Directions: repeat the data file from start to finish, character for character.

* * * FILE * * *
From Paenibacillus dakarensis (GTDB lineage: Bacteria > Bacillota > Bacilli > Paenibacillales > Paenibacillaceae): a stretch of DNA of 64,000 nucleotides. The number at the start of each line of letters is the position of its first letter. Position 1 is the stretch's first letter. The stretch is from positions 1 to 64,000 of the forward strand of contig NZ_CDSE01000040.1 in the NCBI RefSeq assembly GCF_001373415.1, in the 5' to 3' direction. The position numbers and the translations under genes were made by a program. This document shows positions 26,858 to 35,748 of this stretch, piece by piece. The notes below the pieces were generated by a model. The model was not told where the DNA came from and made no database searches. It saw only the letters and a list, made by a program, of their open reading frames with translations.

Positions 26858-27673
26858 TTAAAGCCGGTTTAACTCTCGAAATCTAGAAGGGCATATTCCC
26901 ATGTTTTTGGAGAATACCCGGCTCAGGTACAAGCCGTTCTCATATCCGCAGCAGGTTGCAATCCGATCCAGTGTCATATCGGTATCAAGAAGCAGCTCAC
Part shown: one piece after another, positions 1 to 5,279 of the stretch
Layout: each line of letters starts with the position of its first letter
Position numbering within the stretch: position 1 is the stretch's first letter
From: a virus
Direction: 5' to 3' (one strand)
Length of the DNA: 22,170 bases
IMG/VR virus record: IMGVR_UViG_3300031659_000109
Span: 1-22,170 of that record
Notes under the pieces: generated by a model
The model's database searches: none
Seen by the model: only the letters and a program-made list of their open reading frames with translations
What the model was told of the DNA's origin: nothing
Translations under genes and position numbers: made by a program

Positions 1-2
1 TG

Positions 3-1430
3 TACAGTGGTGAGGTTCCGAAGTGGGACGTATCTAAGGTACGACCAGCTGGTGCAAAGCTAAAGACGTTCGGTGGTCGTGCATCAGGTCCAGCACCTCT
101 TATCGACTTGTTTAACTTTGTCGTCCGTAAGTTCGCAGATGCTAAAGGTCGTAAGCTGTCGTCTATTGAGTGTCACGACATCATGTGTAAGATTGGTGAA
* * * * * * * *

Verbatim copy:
From Paenibacillus dakarensis (GTDB lineage: Bacteria > Bacillota > Bacilli > Paenibacillales > Paenibacillaceae): a stretch of DNA of 64,000 nucleotides. The number at the start of each line of letters is the position of its first letter. Position 1 is the stretch's first letter. The stretch is from positions 1 to 64,000 of the forward strand of contig NZ_CDSE01000040.1 in the NCBI RefSeq assembly GCF_001373415.1, in the 5' to 3' direction. The position numbers and the translations under genes were made by a program. This document shows positions 26,858 to 35,748 of this stretch, piece by piece. The notes below the pieces were generated by a model. The model was not told where the DNA came from and made no database searches. It saw only the letters and a list, made by a program, of their open reading frames with translations.

Positions 26858-27673
26858 TTAAAGCCGGTTTAACTCTCGAAATCTAGAAGGGCATATTCCC
26901 ATGTTTTTGGAGAATACCCGGCTCAGGTACAAGCCGTTCTCATATCCGCAGCAGGTTGCAATCCGATCCAGTGTCATATCGGTATCAAGAAGCAGCTCAC
Part shown: one piece after another, positions 1 to 5,279 of the stretch
Layout: each line of letters starts with the position of its first letter
Position numbering within the stretch: position 1 is the stretch's first letter
From: a virus
Direction: 5' to 3' (one strand)
Length of the DNA: 22,170 bases
IMG/VR virus record: IMGVR_UViG_3300031659_000109
Span: 1-22,170 of that record
Notes under the pieces: generated by a model
The model's database searches: none
Seen by the model: only the letters and a program-made list of their open reading frames with translations
What the model was told of the DNA's origin: nothing
Translations under genes and position numbers: made by a program

Positions 1-2
1 TG

Positions 3-1430
3 TACAGTGGTGAGGTTCCGAAGTGGGACGTATCTAAGGTACGACCAGCTGGTGCAAAGCTAAAGACGTTCGGTGGTCGTGCATCAGGTCCAGCACCTCT
101 TATCGACTTGTTTAACTTTGTCGTCCGTAAGTTCGCAGATGCTAAAGGTCGTAAGCTGTCGTCTATTGAGTGTCACGACATCATGTGTAAGATTGGTGAA